If you want a spiritual practice, look outside Lent. And not just on Sundays, and please, don’t light a candle. Also ask the donor of your ashes to mark you not just as ashes to ashes, dust to dust, but ashes to ashes, stardust to stardust.
You are going somewhere. You are about to become a star. Carl Sagan’s Cosmos lit us up by reminding us that everybody who ever was is already up there overhead, blinking. Spiritual practice is becoming a star, every day, and not just in Lent.
Usually we become spiritual way too late, even though the opportunity to be spiritual is an ever-ready battery.
Spiritual practices are more like solar energy than anything else. They shine. They are an energy that creates more energy. Like solar, many people think they can’t afford the long-term investment. Thus we stick to electricity or Lent or Sundays or candles.
And of course, these spiritual surrogates are terribly, dangerously wrong. Those who can’t pray or relax or see will find somehow that they wish they had thanked or relaxed or seen. It’s just a question of how the play is going to end, after the surprises of the second act.
Sign up for NCR's Copy Desk Daily, and we'll email you recommended news and opinion articles each weekday.
A spiritual practice is a deepening of the always and the everyday. It is washing the dishes as though you liked to, or flossing your teeth as though you loved your teeth, rather than just keeping the dentist from guilt-tripping you.
A spiritual practice is also pretty much anything that tussles with the pragmatic and takes pragmatism into something deeper than its obvious and worthy utility. Practice is not the opposite of pragmatic so much as it’s underwear -- what you wear close to your skin. Spiritual practice knows what ashes-to-ashes, stardust-to-stardust means.
Like the only Oscar nominated movie I have seen -- “Captain Phillips” -- a spiritual practice develops when you identify with your oppressor, whose name is often yours.
I know, I am not the pirate movie type. In fact, when I realized I was watching a pirate movie, I decided not to tell anybody. It was an accident of tuning in on Jet Blue. But when the first-world captain’s eyes met the eyes of his Somali pirates, and I realized that he saw himself in them, saw his downward mobility as theirs, I realized I was watching a movie spiritually. I was watching a man move beyond the pragmatism of saving his ship and himself into something more nearly representing salvation.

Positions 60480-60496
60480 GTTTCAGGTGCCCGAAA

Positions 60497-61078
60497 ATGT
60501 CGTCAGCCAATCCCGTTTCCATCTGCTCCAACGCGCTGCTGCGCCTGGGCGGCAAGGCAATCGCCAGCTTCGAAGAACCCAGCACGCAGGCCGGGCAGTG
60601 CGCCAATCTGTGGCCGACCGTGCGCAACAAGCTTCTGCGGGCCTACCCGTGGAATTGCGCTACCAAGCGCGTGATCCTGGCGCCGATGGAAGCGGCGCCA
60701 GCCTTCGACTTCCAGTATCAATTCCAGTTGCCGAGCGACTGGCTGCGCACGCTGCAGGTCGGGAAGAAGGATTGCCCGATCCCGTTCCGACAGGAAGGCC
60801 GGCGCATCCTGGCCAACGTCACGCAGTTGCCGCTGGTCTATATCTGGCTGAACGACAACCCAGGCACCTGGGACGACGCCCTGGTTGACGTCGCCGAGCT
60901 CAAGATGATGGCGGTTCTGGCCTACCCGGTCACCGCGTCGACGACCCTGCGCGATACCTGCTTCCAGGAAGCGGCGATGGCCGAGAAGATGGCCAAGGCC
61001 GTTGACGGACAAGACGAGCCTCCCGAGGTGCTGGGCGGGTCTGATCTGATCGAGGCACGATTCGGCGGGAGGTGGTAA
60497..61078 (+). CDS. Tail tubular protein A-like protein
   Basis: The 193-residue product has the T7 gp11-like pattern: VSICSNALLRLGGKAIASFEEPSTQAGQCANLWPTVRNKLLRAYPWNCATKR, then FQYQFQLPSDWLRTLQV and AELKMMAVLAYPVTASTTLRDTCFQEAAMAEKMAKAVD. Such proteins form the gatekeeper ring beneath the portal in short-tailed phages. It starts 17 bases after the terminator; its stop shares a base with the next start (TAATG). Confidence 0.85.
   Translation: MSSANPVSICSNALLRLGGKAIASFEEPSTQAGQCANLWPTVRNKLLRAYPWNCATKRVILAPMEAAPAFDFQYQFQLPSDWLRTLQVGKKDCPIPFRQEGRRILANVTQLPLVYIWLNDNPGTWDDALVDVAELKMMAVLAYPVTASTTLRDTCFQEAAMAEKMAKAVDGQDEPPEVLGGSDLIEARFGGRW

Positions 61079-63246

Lots of people turn spiritual practices into confections. But they are not confection -- they are defections, when we disrupt the normal absurdities on behalf of the deeper absurdities. In those deeper absurdities, like pirating, truth is lurking, with a patch on its eye. Or a star’s twinkle, high above us.
Everyone sees the writing on the wall. Most of us assume it is addressed to someone else. Everyone knows that we should be grateful for the food on our plates or the teeth in our mouths. Very few of us experience gratitude. Spiritual practices train and trick and prod our unconscious into consciousness. The word “Duh” comes to mind.
This weekend, I had to go to an Oscar’s potluck. The invitation came with orders: bring a dish that comes out of one of the movies. We were to be clever, erudite and also good cooks.
I was having some social anxiety about my dish. Actually, I was having existential anxiety about my place in the starry universe. I just let the dish carry it. After all, I had only seen one nominated movie. I started throwing something at a pot and all of a sudden I started having fun with it.
I had some red pepper flakes left over from another party, and some leftover vegetable broth. There were those dappled beans that had been in that jar for way too long and the venison in our freezer. All of a sudden, a chili developed that had to find a reason, in the conversation, for existing. A fragment dish, I’ll call it.
From a chore, making the chili turned out to be fun. That is a spiritual practice: a deepening of supper through dinner to dining. I wasn’t the only person at the party wondering if her offering was worthy, existentially or practically. I think I will call it what Captain Phillips wished he had to eat, while starving, on his own way to stardust.
The hostess made a salmon/avocado sculpture that resembled the Oscar statue. She was more a star than I. But we are all stars.